The false clarity of the User Journey

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This is a second post on material dropped from my EuroIA17 workshop on human centered journeys and information architecture. You can read the first one here.

This is not a big subject but merely pointing out a human bias that both professionals and users often forget about.

Humans like to think that they got to Here and Now through a clear journey of decisions made correctly. Alternative choices and missteps are lost to the unconscious.

Asking people about their journeys and even observing their journeys can get stuck in the idea that the unitary path is obvious and unique.

A Human Perspective Model

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A person with senses, memories, perception and reach in the Here and Now.

A person viewing a framed and bounded information space.

This was the core model we built out of Jenga at EuroIA17.

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Choices in the Here and Now

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In almost all circumstances, there will be alternatives. Whether they are perceivable and comprehensible is a different point (and a key part of the EuroIA workshop).

Still a person when faced with choices will make a decision (thru the escalating and embodied capacities of the mind: unconscious, emotional and conscious).

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A choice is made. A subjunctive journey is made. A new choice space is entered.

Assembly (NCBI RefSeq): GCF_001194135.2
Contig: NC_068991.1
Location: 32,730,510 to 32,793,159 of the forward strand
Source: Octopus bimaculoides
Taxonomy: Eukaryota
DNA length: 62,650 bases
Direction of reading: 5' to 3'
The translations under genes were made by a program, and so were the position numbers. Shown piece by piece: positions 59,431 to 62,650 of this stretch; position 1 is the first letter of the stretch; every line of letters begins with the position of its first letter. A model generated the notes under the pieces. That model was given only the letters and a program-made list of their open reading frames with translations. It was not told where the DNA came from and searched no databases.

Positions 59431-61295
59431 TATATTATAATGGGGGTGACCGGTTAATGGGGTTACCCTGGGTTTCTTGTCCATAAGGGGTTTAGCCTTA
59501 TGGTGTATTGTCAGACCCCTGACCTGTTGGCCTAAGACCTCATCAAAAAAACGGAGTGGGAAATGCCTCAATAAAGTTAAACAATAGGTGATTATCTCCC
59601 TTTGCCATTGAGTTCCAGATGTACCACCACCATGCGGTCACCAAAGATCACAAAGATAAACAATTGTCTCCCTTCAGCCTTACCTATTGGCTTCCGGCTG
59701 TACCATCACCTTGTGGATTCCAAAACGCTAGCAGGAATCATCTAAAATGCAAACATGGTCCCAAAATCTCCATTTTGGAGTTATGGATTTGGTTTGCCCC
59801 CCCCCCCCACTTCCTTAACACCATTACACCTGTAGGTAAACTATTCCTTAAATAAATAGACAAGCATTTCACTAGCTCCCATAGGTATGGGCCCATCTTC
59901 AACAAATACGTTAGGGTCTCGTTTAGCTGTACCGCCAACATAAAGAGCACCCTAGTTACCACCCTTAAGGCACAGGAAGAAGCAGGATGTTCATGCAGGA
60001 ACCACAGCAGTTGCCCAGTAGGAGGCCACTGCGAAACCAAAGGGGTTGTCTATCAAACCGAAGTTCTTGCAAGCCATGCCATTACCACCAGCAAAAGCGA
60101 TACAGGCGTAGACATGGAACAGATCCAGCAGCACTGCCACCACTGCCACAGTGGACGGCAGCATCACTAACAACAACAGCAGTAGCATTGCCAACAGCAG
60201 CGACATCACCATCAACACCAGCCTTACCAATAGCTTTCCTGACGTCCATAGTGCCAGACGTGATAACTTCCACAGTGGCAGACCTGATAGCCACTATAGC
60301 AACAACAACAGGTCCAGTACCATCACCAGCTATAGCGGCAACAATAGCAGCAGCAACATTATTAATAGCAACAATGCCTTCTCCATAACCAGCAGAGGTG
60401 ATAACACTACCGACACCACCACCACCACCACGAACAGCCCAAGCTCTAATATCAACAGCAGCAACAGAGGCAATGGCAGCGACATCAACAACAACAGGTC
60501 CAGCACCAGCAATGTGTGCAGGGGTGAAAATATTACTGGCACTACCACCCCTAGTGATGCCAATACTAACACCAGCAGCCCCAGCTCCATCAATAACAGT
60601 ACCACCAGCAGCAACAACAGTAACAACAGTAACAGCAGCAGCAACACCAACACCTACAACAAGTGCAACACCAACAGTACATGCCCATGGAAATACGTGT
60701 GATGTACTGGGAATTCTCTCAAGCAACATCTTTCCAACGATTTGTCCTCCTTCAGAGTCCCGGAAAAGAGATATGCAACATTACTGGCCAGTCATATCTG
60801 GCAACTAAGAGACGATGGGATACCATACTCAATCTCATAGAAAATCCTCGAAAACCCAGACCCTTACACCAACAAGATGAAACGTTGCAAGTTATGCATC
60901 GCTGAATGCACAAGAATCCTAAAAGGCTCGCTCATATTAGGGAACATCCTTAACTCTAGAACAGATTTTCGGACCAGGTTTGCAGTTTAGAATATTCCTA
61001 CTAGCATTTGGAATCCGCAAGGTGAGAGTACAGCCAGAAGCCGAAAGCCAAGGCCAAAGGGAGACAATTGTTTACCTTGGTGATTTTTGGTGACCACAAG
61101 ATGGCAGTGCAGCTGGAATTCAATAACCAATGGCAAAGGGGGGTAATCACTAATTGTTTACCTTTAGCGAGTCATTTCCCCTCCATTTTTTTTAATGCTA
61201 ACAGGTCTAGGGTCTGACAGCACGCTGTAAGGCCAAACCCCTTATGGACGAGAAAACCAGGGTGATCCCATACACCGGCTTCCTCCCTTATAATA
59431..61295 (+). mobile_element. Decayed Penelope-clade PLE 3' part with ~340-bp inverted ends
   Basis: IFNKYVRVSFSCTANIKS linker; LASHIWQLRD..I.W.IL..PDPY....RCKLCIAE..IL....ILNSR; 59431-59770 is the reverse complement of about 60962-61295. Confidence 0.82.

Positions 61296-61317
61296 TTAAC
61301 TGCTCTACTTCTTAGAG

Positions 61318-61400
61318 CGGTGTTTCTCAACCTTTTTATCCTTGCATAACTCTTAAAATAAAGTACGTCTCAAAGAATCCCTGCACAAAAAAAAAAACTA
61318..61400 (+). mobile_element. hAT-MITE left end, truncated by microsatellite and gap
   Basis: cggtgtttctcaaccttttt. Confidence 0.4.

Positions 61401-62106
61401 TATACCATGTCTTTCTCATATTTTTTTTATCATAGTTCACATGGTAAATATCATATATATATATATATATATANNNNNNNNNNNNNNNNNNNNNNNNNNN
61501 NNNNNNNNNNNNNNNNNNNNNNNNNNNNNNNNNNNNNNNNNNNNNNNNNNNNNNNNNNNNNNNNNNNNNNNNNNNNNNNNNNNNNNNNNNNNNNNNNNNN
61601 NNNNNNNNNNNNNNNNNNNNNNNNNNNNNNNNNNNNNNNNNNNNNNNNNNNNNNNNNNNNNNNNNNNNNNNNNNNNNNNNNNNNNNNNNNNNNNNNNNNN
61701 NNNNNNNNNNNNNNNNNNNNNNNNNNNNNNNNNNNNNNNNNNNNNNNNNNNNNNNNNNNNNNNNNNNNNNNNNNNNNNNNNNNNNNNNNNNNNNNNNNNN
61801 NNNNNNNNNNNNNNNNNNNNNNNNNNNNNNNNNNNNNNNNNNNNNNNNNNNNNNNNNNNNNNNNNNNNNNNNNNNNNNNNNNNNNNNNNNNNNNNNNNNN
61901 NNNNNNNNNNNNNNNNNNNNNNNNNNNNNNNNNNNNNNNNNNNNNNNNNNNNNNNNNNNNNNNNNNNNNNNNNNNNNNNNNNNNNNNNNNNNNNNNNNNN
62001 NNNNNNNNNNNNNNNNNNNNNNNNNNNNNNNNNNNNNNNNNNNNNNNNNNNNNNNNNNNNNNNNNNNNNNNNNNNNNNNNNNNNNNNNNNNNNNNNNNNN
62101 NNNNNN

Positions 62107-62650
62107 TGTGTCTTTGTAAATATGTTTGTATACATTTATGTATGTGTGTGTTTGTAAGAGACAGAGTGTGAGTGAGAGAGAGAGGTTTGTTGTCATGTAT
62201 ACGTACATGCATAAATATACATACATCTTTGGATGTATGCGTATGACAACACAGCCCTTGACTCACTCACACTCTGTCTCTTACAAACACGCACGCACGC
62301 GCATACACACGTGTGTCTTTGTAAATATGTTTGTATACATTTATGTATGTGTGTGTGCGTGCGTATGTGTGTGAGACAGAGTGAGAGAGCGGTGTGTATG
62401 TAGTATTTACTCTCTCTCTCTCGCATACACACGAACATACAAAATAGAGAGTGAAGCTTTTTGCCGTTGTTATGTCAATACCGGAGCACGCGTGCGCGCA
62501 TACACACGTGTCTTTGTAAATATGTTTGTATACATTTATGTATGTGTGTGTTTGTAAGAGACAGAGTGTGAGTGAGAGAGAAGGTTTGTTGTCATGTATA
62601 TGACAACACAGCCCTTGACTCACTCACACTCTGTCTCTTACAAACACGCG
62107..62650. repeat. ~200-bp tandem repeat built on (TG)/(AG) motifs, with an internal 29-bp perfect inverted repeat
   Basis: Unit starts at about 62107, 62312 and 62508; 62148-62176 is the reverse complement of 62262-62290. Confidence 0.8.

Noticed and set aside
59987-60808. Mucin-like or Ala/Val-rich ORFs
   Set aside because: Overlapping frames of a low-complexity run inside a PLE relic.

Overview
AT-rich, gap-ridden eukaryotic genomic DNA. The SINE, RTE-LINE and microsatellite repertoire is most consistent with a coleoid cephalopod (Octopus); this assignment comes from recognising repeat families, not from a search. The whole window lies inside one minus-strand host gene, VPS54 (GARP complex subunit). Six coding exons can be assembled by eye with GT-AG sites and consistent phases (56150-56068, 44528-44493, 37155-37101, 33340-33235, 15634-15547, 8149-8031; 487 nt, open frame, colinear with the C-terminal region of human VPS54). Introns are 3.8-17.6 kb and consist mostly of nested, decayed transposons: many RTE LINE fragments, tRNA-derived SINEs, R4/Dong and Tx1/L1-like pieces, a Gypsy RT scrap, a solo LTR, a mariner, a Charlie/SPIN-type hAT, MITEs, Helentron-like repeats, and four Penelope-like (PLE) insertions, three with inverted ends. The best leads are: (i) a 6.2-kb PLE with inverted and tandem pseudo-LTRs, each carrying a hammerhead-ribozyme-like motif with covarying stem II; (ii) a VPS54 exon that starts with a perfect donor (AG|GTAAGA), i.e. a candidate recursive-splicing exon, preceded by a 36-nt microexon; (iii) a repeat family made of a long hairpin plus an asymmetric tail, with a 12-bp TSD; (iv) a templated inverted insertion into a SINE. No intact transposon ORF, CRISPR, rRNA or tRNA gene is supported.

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And thinking about this forward journey is fine and it has personal agency and design opportunities. Forward perspectives have options and choices that are always possible.

Yet we infrequently look back.

The reverse perspective

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When looking back, people like to see and talk about the clear user journey of simple choices.

They can easily see the results of their choices but not the moment of choices.

A subjunctive journey of straightforward decisions. An unlikely coherence.

The alternatives are lost.

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The alternatives become faded and foggy.

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The simple path becomes clearer.

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Until only that journey exists. The path.

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Too often users and professionals can see choices now and only clear paths in the past.

It’s a bias to keep being human easier.

But it is a bias. We cannot design for the future without picking more clearly over the past.

By being open about the past and the choices we all make, we can understand the future better.

The extraordinary capacity and adaptability of humans is a thing of wonder. We hide it from ourselves and sometimes we need to remind ourselves of it.

To design for the vastness of a future of AI, VR and AR, we need to be aware of how we all hide our choices and capacities from each other.

PS

I also wrote this post after reading a Washington Post article today about Nixon. It included this section.

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Written by

Sensory Design Consultant, usability researcher and workshop facilitator. www.linkedin.com/in/alastair-somerville-b48b368 Twitter @acuity_design & @visceralUX

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